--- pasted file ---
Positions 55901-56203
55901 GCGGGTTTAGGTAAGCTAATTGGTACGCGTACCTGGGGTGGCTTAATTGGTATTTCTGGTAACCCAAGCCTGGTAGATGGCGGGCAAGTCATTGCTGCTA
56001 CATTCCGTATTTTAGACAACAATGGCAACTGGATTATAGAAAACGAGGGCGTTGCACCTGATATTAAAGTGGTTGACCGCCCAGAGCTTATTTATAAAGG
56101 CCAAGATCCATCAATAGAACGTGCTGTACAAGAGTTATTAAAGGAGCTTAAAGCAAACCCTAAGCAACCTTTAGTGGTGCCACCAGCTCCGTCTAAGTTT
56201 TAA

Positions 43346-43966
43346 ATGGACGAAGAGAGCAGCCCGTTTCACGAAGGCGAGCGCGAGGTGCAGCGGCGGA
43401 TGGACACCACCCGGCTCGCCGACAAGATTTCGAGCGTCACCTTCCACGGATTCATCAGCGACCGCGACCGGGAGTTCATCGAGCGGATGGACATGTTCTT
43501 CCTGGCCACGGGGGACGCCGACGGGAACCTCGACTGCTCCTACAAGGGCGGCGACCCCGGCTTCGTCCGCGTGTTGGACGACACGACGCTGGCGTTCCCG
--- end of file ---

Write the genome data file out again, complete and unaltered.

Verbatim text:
Positions 55901-56203
55901 GCGGGTTTAGGTAAGCTAATTGGTACGCGTACCTGGGGTGGCTTAATTGGTATTTCTGGTAACCCAAGCCTGGTAGATGGCGGGCAAGTCATTGCTGCTA
56001 CATTCCGTATTTTAGACAACAATGGCAACTGGATTATAGAAAACGAGGGCGTTGCACCTGATATTAAAGTGGTTGACCGCCCAGAGCTTATTTATAAAGG
56101 CCAAGATCCATCAATAGAACGTGCTGTACAAGAGTTATTAAAGGAGCTTAAAGCAAACCCTAAGCAACCTTTAGTGGTGCCACCAGCTCCGTCTAAGTTT
56201 TAA

Positions 43346-43966
43346 ATGGACGAAGAGAGCAGCCCGTTTCACGAAGGCGAGCGCGAGGTGCAGCGGCGGA
43401 TGGACACCACCCGGCTCGCCGACAAGATTTCGAGCGTCACCTTCCACGGATTCATCAGCGACCGCGACCGGGAGTTCATCGAGCGGATGGACATGTTCTT
43501 CCTGGCCACGGGGGACGCCGACGGGAACCTCGACTGCTCCTACAAGGGCGGCGACCCCGGCTTCGTCCGCGTGTTGGACGACACGACGCTGGCGTTCCCG